International & Comparative Law, U.S.A. 2003, Volume 9, Issue 1, Article 8, pp. 165-166, (Access Date 04.03.2018); TOROMAN, Barış, Bilirkişiler Court Appointed Expert Witnesses in Anglo-American Law, Anadolu Üniversitesi Sosyal Bilimler Dergisi, Eskişehir 2013, pp.117-119

[3] a2c07121694&? (Erişim Tarihi 04.03.2018);

[4] TIMMBERBEIL, p.167; TOROMAN, p.117-118

[5] This authority is regulated in Federal Rule of Evidence art.706 (Article 706 of the American Federal Rules of Procedure).

[6] TIMMBERBEIL, p.168

[7] TOROMAN, pp. 119-121

[8] PEKCANITEZ, Hakan, Special Expert (Expert Witness) Opinion and Evaluation (shortly “Expert Opinion”), Articles (2 Volume), Istanbul 2016, dpn.36-39

[9] On this issue, see: PEKCANITEZ, Hakan, Special Expert (Bilirkişi) Opinion and its Evaluation (Prof. Dr. Saim Üstündağ’a Armağan, Ankara 2009, pp. 397-418) p. 407. “On the other hand, expert opinion may also be related to the legal issue.”; KURU, Baki/BUDAK, Ali Cem, Main Innovations Brought by the Code of Civil Procedure, (Istanbul Bar Association Journal, 2011/5 p.3-43)p.19; KURU, Baki, Medeni Usul Hukuku Ders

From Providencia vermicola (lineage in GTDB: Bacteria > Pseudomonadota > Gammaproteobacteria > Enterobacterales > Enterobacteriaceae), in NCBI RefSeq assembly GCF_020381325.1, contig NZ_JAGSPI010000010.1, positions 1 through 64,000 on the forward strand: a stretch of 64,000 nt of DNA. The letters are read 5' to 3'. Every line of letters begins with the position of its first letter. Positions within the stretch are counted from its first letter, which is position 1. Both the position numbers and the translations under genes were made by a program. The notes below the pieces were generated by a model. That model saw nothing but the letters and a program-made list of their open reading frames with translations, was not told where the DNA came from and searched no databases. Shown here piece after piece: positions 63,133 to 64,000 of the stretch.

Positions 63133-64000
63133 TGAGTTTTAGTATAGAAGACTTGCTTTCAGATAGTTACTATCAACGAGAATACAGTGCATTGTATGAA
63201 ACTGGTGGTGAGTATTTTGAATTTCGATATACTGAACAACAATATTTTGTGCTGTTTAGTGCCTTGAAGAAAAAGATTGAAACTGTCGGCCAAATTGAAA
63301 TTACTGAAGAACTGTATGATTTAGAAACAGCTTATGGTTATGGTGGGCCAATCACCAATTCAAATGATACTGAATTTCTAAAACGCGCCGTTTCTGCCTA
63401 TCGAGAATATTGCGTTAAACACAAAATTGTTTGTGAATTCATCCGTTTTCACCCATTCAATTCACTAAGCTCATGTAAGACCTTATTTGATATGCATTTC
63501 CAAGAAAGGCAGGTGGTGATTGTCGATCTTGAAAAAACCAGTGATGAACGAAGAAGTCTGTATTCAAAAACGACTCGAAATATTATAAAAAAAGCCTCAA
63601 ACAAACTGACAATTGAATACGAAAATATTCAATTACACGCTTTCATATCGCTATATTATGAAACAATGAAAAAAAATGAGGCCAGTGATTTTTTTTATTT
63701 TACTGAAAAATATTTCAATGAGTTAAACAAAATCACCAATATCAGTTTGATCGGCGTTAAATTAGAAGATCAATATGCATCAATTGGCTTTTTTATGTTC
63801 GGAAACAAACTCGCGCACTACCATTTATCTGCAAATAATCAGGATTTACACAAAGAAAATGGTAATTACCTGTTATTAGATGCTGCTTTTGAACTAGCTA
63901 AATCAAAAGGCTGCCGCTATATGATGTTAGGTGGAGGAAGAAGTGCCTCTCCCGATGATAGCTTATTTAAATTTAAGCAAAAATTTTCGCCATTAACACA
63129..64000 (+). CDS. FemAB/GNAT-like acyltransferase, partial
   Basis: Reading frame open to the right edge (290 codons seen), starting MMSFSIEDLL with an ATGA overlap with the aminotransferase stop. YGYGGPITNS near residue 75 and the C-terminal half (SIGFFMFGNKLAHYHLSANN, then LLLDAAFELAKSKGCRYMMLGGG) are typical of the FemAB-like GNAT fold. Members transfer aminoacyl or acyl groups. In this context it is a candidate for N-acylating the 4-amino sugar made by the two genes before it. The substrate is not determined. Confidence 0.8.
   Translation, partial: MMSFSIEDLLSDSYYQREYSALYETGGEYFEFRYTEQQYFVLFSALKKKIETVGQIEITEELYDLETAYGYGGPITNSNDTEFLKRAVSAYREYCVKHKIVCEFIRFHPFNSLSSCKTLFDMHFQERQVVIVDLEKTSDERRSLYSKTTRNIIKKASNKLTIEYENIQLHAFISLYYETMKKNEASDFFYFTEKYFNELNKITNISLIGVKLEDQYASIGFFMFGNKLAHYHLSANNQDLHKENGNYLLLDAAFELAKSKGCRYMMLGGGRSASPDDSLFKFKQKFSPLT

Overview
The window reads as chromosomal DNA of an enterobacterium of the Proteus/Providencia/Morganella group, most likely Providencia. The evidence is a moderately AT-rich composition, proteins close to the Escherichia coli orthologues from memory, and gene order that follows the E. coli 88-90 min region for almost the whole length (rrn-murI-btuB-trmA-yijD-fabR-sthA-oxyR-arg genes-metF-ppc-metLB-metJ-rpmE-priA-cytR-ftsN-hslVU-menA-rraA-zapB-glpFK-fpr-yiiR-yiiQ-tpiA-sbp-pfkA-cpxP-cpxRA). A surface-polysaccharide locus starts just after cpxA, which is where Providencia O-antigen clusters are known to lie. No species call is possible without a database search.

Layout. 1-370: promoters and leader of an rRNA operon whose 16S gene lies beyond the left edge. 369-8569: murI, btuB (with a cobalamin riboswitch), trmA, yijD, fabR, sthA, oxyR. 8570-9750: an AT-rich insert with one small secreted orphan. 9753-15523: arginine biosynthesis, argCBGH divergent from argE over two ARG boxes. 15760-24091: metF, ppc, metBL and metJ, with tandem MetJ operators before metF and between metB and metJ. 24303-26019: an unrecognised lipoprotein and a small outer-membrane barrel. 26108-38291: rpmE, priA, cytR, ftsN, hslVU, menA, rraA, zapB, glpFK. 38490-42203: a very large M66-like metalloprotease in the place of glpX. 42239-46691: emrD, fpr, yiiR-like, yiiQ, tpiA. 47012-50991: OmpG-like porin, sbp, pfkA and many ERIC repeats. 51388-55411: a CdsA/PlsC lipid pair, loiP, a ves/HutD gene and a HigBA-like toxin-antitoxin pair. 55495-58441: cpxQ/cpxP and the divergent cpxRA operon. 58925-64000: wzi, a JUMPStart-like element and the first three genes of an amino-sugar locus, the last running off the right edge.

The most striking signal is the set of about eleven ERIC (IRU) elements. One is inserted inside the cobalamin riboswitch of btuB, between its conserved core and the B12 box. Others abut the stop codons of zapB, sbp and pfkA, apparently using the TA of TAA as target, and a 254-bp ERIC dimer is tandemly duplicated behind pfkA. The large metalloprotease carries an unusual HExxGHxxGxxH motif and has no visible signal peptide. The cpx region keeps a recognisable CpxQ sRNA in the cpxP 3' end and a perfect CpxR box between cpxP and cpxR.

Kitabı, Ankara 2017, p.316 see. “Expert opinion assists courts and right-seekers in complex legal matters.”; ÖZBEK, Mustafa Serdar, Yargılamada Değerlendirilmesi Uzman Görüşunun, (Türkiye Noterler Birliği Hukuk

Dergisi 2017-1 p.63-162), p.91-99

[10] ÖZBEK, p.123, p.133 and the authors cited therein at note 127

[11] PEKCANITEZ, Expert Opinion, dpn.29-30

[12] PEKCANITEZ (ATALAY, ÖZEKES), Textbook, p.411

[13] PEKCANITEZ,Hakan / ATALAY,Oğuz / ÖZEKES,Muhammet, Textbook of Civil Procedural Law (shortly “Textbook”), Istanbul 2017, p.410

[14] PEKCANITEZ, Hakan, Civil Procedural Law Volume II (shortly “Volume II”), Istanbul 2017, p.1961

[15] Judg. 11th H.D. 31.03.2016, E.7580, K.3513 (obtained from on 11.03.2018)

[16] PEKCANITEZ (ATALAY, ÖZEKES), Textbook, p.411

[17] PEKCANITEZ, Volume II, p.1960

[18] KILIÇOĞLU, p.1179

[19] PEKCANITEZ (ATALAY, ÖZEKES), Textbook, p.410

[20] PEKCANITEZ, Volume II, p.1960

[21] PEKCANITEZ (ATALAY, ÖZEKES), Textbook, p.410

[22] PEKCANITEZ (ATALAY, ÖZEKES), Textbook, p.411; on this issue, see Judg. 15. H.D. 06.11.2017, E. 2017/ 1782 , K. 2017/3805; Judg. 15. H.D. 25.09.2017, E. 2017/ 1083 , K. 2017/ 3122 ; Judg. 15. H.D. 10.11.2016, E. 2015/ 5127 , K. 2016/ 4635  22 KURU, p.316

[23] PEKCANITEZ, Volume II, p.1959

[24] PEKCANITEZ, Volume II, p.1960

[25] See Article 59 et seq. of the Regulation on Expert Witness dated August 3, 2017 and numbered 30143. 26 See: (date of access: 11.03.2018)